WASHINGTON — Five years after Congress authorized a sweeping warrantless surveillance program, the Justice Department is setting up a potential Supreme Court test of whether it is constitutional by notifying a defendant, for the first time, that evidence against him derived from the eavesdropping, according to officials.
Prosecutors plan to inform the criminal defendant about the monitoring in the next two weeks, a law enforcement official said. The move comes after an internal Justice Department debate in which Solicitor General Donald B. Verrilli Jr. argued that there was no legal basis for a previous practice of not disclosing links to such surveillance, several Obama administration officials familiar with the deliberations said.
Meanwhile, the department’s National Security Division is combing active and closed case files to identify other defendants who faced evidence resulting from the 2008 wiretapping law. It permits eavesdropping without warrants on Americans’ cross-border phone calls and e-mails so long as the surveillance is targeted at foreigners abroad.
It is not clear how many other such cases there are, nor whether prosecutors will notify convicts whose cases are over. Such a decision could set off attempts to reopen those cases.
“It’s of real legal importance that components of the Justice Department disagreed about when they had a duty to tell a defendant that the surveillance program was used,” said Daniel Richman, a Columbia University law professor. “It’s a big deal because one view covers so many more cases than the other, and this is an issue that should have come up repeatedly over the years.”
It is not clear whether prosecutors will notify convicts whose cases are over.
The officials familiar with the deliberations spoke on the condition of anonymity. The policy reversal had been reported by The Wall Street Journal.
The debate was part of the fallout about National Security Agency surveillance set off by leaks by Edward J. Snowden, the former NSA contractor. They have drawn attention to the 2008 law, the FISA Amendments Act, which legalized a form of the Bush administration’s once-secret warrantless surveillance program.
After Congress enacted the law, plaintiffs led by Amnesty International challenged its constitutionality. In February, the Supreme Court voted 5 to 4 to dismiss the case because the plaintiffs could not prove they had been wiretapped under it.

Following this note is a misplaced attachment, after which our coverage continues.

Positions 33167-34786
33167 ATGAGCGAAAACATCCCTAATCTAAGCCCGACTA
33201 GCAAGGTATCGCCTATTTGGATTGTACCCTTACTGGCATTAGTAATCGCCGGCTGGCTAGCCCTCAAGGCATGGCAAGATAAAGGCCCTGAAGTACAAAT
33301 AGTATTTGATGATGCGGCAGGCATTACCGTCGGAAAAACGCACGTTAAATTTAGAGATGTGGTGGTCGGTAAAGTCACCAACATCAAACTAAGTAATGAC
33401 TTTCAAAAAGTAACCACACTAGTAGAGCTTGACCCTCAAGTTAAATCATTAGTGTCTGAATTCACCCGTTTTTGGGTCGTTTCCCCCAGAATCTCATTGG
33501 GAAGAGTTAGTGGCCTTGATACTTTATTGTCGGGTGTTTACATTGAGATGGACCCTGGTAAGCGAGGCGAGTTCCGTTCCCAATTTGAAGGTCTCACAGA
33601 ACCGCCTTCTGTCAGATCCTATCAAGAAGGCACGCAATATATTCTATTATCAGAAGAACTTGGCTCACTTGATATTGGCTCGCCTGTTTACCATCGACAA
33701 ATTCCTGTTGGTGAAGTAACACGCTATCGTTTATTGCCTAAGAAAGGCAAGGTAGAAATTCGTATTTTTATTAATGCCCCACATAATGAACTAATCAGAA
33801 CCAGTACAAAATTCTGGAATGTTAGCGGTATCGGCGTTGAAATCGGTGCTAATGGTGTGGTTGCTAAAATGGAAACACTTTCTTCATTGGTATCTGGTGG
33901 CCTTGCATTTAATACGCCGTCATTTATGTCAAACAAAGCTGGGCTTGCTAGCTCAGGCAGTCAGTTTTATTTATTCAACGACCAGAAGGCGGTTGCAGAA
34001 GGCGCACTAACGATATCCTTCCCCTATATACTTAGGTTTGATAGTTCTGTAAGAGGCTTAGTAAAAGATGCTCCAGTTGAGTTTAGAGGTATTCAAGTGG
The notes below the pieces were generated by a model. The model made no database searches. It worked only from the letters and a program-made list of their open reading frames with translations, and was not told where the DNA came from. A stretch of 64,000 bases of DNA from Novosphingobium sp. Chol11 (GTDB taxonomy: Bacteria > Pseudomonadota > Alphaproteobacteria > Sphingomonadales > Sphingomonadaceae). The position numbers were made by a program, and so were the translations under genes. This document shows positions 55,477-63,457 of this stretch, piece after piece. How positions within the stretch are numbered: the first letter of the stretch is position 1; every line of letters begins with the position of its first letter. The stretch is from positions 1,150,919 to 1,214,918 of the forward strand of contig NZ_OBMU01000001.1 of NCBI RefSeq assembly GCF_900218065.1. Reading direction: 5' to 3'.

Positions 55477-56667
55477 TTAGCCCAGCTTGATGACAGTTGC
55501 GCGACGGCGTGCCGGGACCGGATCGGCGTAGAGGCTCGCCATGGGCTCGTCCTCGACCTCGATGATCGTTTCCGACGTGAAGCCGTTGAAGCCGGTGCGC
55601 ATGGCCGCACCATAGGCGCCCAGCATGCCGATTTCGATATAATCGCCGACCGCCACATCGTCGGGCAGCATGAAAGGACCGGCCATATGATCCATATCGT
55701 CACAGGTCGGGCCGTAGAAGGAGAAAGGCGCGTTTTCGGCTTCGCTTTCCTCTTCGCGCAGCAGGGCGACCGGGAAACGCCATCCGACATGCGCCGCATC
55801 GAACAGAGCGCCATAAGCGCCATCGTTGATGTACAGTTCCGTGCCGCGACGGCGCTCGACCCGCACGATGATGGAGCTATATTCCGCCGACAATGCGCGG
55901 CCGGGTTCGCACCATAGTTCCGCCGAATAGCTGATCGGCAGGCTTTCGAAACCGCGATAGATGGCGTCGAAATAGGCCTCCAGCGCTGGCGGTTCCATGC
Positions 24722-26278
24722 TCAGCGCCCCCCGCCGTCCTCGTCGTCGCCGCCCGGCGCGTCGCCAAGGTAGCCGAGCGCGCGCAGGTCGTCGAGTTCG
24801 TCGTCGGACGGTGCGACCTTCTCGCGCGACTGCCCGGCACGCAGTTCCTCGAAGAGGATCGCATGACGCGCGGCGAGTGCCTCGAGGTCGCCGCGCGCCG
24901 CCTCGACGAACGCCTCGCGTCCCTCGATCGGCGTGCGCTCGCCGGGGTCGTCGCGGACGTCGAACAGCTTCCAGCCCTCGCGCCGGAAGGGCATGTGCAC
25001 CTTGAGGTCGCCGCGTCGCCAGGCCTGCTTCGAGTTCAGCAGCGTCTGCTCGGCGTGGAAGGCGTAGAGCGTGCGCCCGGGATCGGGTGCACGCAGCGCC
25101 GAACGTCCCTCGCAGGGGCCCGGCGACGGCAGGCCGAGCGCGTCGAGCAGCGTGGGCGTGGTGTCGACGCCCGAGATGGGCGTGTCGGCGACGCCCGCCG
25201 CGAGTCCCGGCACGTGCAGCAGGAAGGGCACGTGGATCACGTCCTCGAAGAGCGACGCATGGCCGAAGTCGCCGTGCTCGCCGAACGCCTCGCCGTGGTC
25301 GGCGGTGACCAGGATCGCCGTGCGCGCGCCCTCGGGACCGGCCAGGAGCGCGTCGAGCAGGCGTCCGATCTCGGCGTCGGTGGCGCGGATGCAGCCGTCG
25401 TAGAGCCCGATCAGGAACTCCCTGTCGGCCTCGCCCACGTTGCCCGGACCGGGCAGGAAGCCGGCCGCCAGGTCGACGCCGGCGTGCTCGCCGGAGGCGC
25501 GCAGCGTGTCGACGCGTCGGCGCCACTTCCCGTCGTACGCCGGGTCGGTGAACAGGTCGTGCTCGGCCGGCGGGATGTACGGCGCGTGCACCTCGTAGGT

In urging the Supreme Court to reject the case, Verrilli had told the justices that other defendants would have legal standing to bring about judicial review of the program because prosecutors would notify people facing evidence from surveillance under the 2008 law.
But Verrilli’s assurances clashed with the practices of national security prosecutors, who had not been alerting such defendants that evidence in their cases had stemmed from wiretapping without a warrant.
The Justice Department’s practices came under scrutiny after a December 2012 speech by Senator Dianne Feinstein of California, a Democrat and the chairwoman of the Intelligence Committee. During debate over extending the 2008 law, she warned that terrorism remained a threat. Listing several terrorism-related arrests, she added, “so this has worked.”
Lawyers in two of the cases Feinstein mentioned — one in Fort Lauderdale, Fla., and one in Chicago — asked prosecutors this spring to confirm that surveillance under the 2008 law had played a role in the investigations of their clients so they could challenge it.
Prosecutors said they did not have to make such a disclosure. On June 7, The New York Times published an article citing Feinstein’s speech.
As a result, Verrilli sought an explanation from national security lawyers about why they had not flagged the issue when vetting his Supreme Court briefs and helping him practice for the arguments.
The national security lawyers explained that it was a misunderstanding. Because the rules on wiretapping warrants in foreign intelligence cases are different from the rules in ordinary criminal investigations, they said, the division has long used a narrow understanding of what “derived from” means in terms of when it must disclose specifics to defendants.